The directors soon had second thoughts about the route of their railway. Instead of being on the west of the River Wye (roughly the line of the present-day A40 road) a route following the west bank of the river seemed to be preferable; a branch to Lydbrook, where there were extensive mineral deposits, was now included, and an increase of capital to £160,000 was sought. This was authorised by Act of 31 May 1867.
The contractor selected for the construction was John Firbank. The topography, in particular the valley of the River Wye, meant that there were considerable earthworks necessary to make the line. In addition there were three bridges over the Wye, and a tunnel at Symonds Yat and another at Lydbrook. In fact the construction of this section proved much more difficult, and expensive, than had been imagined. By 30 June 1872, expenditure had reach £201,650.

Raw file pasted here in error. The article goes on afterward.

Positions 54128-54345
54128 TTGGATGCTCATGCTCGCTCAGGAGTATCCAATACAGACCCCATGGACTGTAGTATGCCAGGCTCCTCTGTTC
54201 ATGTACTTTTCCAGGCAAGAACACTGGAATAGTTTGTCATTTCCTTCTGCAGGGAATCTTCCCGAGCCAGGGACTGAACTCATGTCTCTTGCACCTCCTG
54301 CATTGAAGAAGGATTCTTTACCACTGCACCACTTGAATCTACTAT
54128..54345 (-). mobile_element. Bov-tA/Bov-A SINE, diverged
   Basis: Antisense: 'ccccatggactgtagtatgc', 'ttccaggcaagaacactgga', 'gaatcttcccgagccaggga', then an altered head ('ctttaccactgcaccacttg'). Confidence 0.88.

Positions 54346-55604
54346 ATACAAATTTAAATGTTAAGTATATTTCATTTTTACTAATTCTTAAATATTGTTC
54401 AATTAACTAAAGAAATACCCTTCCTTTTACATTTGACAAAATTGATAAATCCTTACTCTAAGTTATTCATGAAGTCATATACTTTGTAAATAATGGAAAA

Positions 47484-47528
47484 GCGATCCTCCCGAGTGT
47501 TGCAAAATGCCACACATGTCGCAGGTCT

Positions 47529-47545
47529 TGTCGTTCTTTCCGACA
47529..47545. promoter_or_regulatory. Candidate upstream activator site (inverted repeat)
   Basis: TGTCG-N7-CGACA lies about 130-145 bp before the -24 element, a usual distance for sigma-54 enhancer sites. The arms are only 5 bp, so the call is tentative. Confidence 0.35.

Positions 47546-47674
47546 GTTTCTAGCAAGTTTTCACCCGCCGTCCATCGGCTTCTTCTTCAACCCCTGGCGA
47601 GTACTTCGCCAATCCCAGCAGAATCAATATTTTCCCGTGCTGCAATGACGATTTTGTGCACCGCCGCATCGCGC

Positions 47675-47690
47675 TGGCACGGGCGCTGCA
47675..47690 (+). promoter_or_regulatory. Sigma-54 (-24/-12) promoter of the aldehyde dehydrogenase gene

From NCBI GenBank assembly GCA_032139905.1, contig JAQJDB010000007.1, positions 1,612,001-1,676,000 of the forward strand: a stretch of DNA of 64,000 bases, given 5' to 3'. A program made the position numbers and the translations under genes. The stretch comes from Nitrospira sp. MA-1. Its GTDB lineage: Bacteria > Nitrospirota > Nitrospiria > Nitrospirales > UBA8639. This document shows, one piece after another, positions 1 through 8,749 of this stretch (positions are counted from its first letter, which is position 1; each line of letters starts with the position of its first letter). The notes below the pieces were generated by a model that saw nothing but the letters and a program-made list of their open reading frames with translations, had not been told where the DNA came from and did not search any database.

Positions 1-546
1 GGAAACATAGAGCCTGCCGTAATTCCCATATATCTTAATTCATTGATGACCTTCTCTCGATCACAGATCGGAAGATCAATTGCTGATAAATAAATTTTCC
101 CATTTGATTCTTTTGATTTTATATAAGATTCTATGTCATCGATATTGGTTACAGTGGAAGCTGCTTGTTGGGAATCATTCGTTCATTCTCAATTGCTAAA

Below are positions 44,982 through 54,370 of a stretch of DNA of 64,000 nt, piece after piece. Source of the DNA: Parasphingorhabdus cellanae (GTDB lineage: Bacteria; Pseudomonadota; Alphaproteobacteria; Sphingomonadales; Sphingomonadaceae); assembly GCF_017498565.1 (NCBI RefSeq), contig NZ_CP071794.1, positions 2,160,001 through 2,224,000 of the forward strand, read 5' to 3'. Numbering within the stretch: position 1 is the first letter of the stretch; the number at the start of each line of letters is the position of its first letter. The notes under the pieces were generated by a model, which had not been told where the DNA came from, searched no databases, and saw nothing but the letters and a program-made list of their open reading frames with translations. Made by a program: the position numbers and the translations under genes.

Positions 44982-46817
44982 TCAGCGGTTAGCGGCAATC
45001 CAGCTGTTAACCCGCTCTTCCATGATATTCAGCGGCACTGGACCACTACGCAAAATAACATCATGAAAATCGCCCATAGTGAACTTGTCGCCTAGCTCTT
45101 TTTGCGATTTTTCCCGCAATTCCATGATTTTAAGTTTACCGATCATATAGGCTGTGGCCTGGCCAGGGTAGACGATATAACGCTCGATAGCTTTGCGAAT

Eventually the line was ready between Ross and a station, intended to be temporary, at May Hill at Monmouth, and an opening date of Friday 1 August 1873 was published. This was subject to approval by the Board of Trade Inspecting Officer, Colonel Rich. Although he found the line to be general satisfactory, subject to a number of detail corrections, he stipulated that in the absence of a turntable at May Hill only tank engines might be used on the line. It was Board of Trade policy at the time to avoid tender-first running. It did not prove possible to procure tank engines in time for the planned opening date, and in fact the line opened to May Hill on Monday 4 August 1873. The line was worked from the outset by the Great Western Railway.